Officials struggle to regulate legitimate and unsavory massage parlors
By day, a crew of masseurs at one of the San Gabriel Valley’s many foot massage businesses offer to sooth the aches and pains of a mostly elderly and female clientele.
When the sun sets, glowing red paper lanterns click on at another part of the establishment, where a younger female massage staff caters to mostly male customers.
The question of what’s going on in such establishments, and what, if anything, local authorities can or should do about it, has taken on new focus as California cities decide how to use new regulatory tools given to them by an amendment to the state’s massage law that went into effect this year.
The move follows a 2011 amendment that — following lobbying by the massage industry — loosened restrictions and unleashed a proliferation of new businesses statewide.
The number of state-certified masseuses has risen 13% since 2014 to 51,885 this year, according to the California Massage Therapy Council, a nonprofit that the state created in 2009 to certify masseuses, approve schools and standardize curriculum.
Nationwide, the massage industry is growing as medical establishments increasingly embrace massage’s therapeutic benefits, according to the Bureau of Labor Statistics, which estimates the number of massage therapist jobs will grow 23% between 2012 and 2022.
Relatively cheap and easy to get off the ground, massage businesses have been spreading most notably in places with large numbers of immigrants from China, where massages are as common as haircuts and the practice has a long history.
Massage businesses have flourished, for example, in the predominantly Asian San Gabriel Valley. Since California relaxed its law in 2011, a dozen new massage parlors opened up in Arcadia. South Pasadena, a 3.4-square-mile community of 25,000, now has 19. Monterey Park gained at least half a dozen, and surrounding cities have experienced similar increases.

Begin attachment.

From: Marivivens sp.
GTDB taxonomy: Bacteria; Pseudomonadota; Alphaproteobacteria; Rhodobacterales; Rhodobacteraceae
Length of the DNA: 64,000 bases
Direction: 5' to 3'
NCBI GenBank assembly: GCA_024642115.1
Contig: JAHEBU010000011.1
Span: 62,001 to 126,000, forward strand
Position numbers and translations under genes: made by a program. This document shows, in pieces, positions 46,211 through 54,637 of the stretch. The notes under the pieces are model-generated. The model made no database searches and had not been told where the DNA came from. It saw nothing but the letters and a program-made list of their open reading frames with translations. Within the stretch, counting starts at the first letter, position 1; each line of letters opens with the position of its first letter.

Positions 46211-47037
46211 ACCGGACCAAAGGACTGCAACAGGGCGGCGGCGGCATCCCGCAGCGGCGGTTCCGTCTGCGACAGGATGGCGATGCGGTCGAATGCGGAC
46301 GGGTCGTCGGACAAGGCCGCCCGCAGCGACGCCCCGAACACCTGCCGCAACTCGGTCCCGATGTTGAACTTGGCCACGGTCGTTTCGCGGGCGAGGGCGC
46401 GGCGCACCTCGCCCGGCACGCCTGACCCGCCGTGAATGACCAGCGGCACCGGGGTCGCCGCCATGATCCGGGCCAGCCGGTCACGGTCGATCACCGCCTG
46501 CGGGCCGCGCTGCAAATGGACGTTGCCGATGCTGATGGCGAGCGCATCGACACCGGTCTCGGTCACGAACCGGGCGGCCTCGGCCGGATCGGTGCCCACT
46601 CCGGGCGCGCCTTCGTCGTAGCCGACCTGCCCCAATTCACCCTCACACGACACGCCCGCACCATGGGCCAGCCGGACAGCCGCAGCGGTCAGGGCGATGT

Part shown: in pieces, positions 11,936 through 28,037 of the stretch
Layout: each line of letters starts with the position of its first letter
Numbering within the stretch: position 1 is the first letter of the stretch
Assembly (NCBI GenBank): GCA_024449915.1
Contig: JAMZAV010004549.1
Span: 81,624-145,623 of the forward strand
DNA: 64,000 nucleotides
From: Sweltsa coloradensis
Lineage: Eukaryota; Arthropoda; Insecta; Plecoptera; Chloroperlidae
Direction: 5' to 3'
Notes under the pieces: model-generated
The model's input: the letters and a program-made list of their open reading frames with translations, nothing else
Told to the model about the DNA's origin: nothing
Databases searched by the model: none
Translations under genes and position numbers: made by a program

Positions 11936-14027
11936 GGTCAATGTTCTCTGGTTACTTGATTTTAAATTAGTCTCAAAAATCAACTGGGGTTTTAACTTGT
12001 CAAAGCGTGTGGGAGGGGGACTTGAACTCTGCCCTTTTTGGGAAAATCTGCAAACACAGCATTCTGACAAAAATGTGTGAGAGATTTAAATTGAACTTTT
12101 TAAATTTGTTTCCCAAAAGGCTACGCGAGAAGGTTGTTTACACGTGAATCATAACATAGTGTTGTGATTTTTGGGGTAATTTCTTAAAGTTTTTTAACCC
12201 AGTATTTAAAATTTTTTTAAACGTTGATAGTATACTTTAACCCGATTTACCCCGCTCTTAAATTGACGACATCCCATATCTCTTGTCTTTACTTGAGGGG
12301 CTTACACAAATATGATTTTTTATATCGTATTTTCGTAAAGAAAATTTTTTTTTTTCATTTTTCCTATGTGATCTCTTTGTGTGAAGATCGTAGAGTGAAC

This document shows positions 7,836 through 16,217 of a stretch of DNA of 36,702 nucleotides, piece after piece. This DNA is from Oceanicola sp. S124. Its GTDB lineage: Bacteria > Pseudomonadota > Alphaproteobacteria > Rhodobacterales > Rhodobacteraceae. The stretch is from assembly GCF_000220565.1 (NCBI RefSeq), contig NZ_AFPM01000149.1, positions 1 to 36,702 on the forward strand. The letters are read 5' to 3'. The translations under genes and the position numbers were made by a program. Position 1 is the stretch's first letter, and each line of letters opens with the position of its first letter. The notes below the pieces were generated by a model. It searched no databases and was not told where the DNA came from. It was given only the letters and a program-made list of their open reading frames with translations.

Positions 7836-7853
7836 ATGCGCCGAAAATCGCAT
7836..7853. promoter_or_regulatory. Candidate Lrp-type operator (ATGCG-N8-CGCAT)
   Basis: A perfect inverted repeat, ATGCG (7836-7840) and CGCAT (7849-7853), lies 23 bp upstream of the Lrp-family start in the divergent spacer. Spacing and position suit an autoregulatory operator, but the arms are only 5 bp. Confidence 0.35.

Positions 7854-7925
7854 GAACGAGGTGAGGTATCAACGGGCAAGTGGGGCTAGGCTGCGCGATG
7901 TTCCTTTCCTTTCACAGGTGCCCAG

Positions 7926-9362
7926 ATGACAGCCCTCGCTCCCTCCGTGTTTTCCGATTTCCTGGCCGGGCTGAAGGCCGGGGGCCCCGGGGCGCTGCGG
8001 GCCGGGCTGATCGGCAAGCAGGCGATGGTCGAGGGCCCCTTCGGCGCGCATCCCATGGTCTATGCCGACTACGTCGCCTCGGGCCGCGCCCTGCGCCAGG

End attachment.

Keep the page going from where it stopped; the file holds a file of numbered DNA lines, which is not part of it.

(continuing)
According to the council, more than 5,400 massage technicians list home addresses in Monterey Park, San Gabriel, Rosemead or Alhambra — 10% of the massage technicians in the entire state.
Now that cities have more authority over massage parlors, officials are weighing how to balance the rights of a growing profession of legitimate massage therapists against the responsibility to solve problems caused by the less savory businesses.
An athlete with sore muscles or an office worker with a stiff neck could not browse long online without running into websites offering Yelp-style reviews of sexually oriented massage parlors. Posters swap information, using abbreviations and acronyms to throw authorities off the trail. One site shows 44 erotic massage establishments in San Gabriel alone.
Ahmos Netanel, chief executive of the nonprofit council, said that the vast majority of masseuses provide legitimate services to a clientele that is largely female.
Netanel said his organization supports any effort to rein in prostitution. But he argues that it would be unfair for authorities to regulate any industry based on a distorted negative stereotype. It doesn’t help, he says, that California law has flip-flopped between accepting massage as legitimate therapy and demonizing it over the sins of a few.
“You can’t prevent prostitution with a conditional use permit or zone for it,” Netanel said. “You can’t regulate for a criminal enterprise.”
Lt. Brian Kott has headed the team that enforces massage regulations in the San Gabriel Police Department for two years. The number of massage businesses in the city has more than doubled to 59 in an area of about four square miles — so many new massage parlors that the city recently hired an additional code enforcement officer to keep pace with inspections.
“A lot of these are hardworking people,” Kott acknowledges. “But prostitution does go on.”